“We’re not going to get Trevor Lawrence his ‘Head and Shoulders’ deal that will be worth millions,″ said Syal, referring to Lawrence’s shoulder-length blond mane. “We’re the local source.″⁣

One of their first clients is the Orlando North Seminole County Office of Economic Development and Tourism. The office worked through MOGL to contract three players for the National Women’s Soccer League’s Orlando Pride to promote a national youth soccer tournament through podcasts, videos and other social media. That effort supported a $33 million investment Seminole County has made in youth sports facilities to draw visitors, said tourism director Guilherme “Gui” Cunha.

“I absolutely love everything they’re doing,” said Cunha, a former college football player and high school coach himself. “Spending $6,000 to get three athletes was a steal.”

Wimbush and Syal have interns handling sales on campuses, Wimbush said, promoting MOGL in states where legislatures have passed laws, not yet in effect, to authorize athletes to cash in on their name, image and likeness despite the NCAA’s rules. Florida’s and Alabama’s laws will take effect first, but 13 states including California have passed similar laws, effective between now and 2023.

The largest number of states passing such laws so far are in the Southeast, home to high-profile Southeastern Conference athletic programs such as the University of Alabama, Auburn University, University of Georgia and University of Florida.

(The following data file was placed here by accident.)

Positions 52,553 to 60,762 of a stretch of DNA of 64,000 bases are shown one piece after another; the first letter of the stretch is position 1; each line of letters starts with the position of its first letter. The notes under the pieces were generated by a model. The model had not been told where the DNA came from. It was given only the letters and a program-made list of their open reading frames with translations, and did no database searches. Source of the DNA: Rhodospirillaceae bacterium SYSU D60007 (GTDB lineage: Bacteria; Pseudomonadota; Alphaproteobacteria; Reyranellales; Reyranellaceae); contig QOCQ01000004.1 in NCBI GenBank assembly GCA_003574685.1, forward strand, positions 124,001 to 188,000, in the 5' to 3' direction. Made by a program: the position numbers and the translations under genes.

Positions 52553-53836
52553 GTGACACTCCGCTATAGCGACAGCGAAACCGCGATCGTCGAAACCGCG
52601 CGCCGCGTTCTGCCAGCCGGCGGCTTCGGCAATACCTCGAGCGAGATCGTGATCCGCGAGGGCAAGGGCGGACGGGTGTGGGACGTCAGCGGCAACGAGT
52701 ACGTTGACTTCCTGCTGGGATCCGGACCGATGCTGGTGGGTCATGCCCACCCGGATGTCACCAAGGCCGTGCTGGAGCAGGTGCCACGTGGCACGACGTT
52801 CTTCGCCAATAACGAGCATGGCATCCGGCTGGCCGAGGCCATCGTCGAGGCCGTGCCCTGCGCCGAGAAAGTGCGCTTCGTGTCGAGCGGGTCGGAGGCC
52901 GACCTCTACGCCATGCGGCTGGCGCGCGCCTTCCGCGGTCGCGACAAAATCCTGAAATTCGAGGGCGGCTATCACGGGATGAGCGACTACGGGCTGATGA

To date, Wimbush and Syal claim to have about 500 athletes signed up, though their identities won’t be released until the laws take effect in their states. For the athletes to endorse MOGL publicly before the laws take effect would violate NCAA rules.

Wimbush’s ability to be the public face of a company is unsurprising to people who have followed his career. From his freshman year at Notre Dame he landed big-company internships. Tim Zanni, former head of accounting firm KPMG’s technology practice, called Wimbush the most impressive intern he’d hired in 17 years. Wimbush also counts former NetApp vice chair Tom Mendoza, for whom Notre Dame’s business school is named, as a mentor and spent a summer at venture capital firm Accel Partners.

NCAA and college sports laws are changing

The law around amateur athletics is changing rapidly as courts and legislators expand athletes’ rights to be paid more of the estimated $8 billion in revenue it generates, dominated by football and basketball, said Florida attorney Darren Heitner. Heitner helped write the state’s law permitting athletes in the state to make endorsement deals and barring the NCAA from stopping them.